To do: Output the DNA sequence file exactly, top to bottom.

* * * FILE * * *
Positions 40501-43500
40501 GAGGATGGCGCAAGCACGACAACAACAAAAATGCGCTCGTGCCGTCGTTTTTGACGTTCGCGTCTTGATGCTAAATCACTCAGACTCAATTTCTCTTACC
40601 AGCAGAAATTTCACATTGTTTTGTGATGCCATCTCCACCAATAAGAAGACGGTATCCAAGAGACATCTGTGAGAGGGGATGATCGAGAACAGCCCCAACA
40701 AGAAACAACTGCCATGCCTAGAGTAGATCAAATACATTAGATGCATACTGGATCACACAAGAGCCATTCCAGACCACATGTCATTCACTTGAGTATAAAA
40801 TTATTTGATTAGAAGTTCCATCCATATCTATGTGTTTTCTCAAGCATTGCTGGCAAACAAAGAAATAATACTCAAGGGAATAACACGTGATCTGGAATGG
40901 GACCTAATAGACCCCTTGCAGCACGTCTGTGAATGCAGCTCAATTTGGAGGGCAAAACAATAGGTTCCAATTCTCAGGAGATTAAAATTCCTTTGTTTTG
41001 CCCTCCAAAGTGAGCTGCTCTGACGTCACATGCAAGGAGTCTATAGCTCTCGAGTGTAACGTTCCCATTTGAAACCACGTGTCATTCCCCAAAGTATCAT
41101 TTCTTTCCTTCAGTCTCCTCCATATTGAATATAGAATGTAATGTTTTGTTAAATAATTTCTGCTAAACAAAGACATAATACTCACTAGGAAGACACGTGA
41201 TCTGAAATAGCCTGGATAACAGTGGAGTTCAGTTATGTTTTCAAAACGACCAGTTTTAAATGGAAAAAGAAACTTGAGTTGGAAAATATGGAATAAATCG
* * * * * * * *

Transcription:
Positions 40501-43500
40501 GAGGATGGCGCAAGCACGACAACAACAAAAATGCGCTCGTGCCGTCGTTTTTGACGTTCGCGTCTTGATGCTAAATCACTCAGACTCAATTTCTCTTACC
40601 AGCAGAAATTTCACATTGTTTTGTGATGCCATCTCCACCAATAAGAAGACGGTATCCAAGAGACATCTGTGAGAGGGGATGATCGAGAACAGCCCCAACA
40701 AGAAACAACTGCCATGCCTAGAGTAGATCAAATACATTAGATGCATACTGGATCACACAAGAGCCATTCCAGACCACATGTCATTCACTTGAGTATAAAA
40801 TTATTTGATTAGAAGTTCCATCCATATCTATGTGTTTTCTCAAGCATTGCTGGCAAACAAAGAAATAATACTCAAGGGAATAACACGTGATCTGGAATGG
40901 GACCTAATAGACCCCTTGCAGCACGTCTGTGAATGCAGCTCAATTTGGAGGGCAAAACAATAGGTTCCAATTCTCAGGAGATTAAAATTCCTTTGTTTTG
41001 CCCTCCAAAGTGAGCTGCTCTGACGTCACATGCAAGGAGTCTATAGCTCTCGAGTGTAACGTTCCCATTTGAAACCACGTGTCATTCCCCAAAGTATCAT
41101 TTCTTTCCTTCAGTCTCCTCCATATTGAATATAGAATGTAATGTTTTGTTAAATAATTTCTGCTAAACAAAGACATAATACTCACTAGGAAGACACGTGA
41201 TCTGAAATAGCCTGGATAACAGTGGAGTTCAGTTATGTTTTCAAAACGACCAGTTTTAAATGGAAAAAGAAACTTGAGTTGGAAAATATGGAATAAATCG